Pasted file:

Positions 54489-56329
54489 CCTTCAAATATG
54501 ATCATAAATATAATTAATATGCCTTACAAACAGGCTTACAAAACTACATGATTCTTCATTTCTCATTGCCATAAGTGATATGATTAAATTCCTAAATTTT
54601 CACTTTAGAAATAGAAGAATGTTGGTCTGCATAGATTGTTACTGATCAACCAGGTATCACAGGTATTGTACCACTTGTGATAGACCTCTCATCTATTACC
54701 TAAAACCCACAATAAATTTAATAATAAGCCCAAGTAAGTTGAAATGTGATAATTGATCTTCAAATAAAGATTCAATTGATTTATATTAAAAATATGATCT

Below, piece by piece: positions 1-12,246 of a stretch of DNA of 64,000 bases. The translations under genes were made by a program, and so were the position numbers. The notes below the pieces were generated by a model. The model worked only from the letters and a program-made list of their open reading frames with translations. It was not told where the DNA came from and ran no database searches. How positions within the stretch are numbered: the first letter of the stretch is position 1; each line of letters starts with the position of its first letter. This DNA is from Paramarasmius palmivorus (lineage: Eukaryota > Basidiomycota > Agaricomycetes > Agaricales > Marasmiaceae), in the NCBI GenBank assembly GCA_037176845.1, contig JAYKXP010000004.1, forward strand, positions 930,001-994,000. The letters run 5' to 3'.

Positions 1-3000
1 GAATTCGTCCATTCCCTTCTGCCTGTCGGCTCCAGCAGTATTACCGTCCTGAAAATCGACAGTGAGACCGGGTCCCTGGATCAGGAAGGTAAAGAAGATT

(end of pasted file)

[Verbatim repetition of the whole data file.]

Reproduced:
Positions 54489-56329
54489 CCTTCAAATATG
54501 ATCATAAATATAATTAATATGCCTTACAAACAGGCTTACAAAACTACATGATTCTTCATTTCTCATTGCCATAAGTGATATGATTAAATTCCTAAATTTT
54601 CACTTTAGAAATAGAAGAATGTTGGTCTGCATAGATTGTTACTGATCAACCAGGTATCACAGGTATTGTACCACTTGTGATAGACCTCTCATCTATTACC
54701 TAAAACCCACAATAAATTTAATAATAAGCCCAAGTAAGTTGAAATGTGATAATTGATCTTCAAATAAAGATTCAATTGATTTATATTAAAAATATGATCT

Below, piece by piece: positions 1-12,246 of a stretch of DNA of 64,000 bases. The translations under genes were made by a program, and so were the position numbers. The notes below the pieces were generated by a model. The model worked only from the letters and a program-made list of their open reading frames with translations. It was not told where the DNA came from and ran no database searches. How positions within the stretch are numbered: the first letter of the stretch is position 1; each line of letters starts with the position of its first letter. This DNA is from Paramarasmius palmivorus (lineage: Eukaryota > Basidiomycota > Agaricomycetes > Agaricales > Marasmiaceae), in the NCBI GenBank assembly GCA_037176845.1, contig JAYKXP010000004.1, forward strand, positions 930,001-994,000. The letters run 5' to 3'.

Positions 1-3000
1 GAATTCGTCCATTCCCTTCTGCCTGTCGGCTCCAGCAGTATTACCGTCCTGAAAATCGACAGTGAGACCGGGTCCCTGGATCAGGAAGGTAAAGAAGATT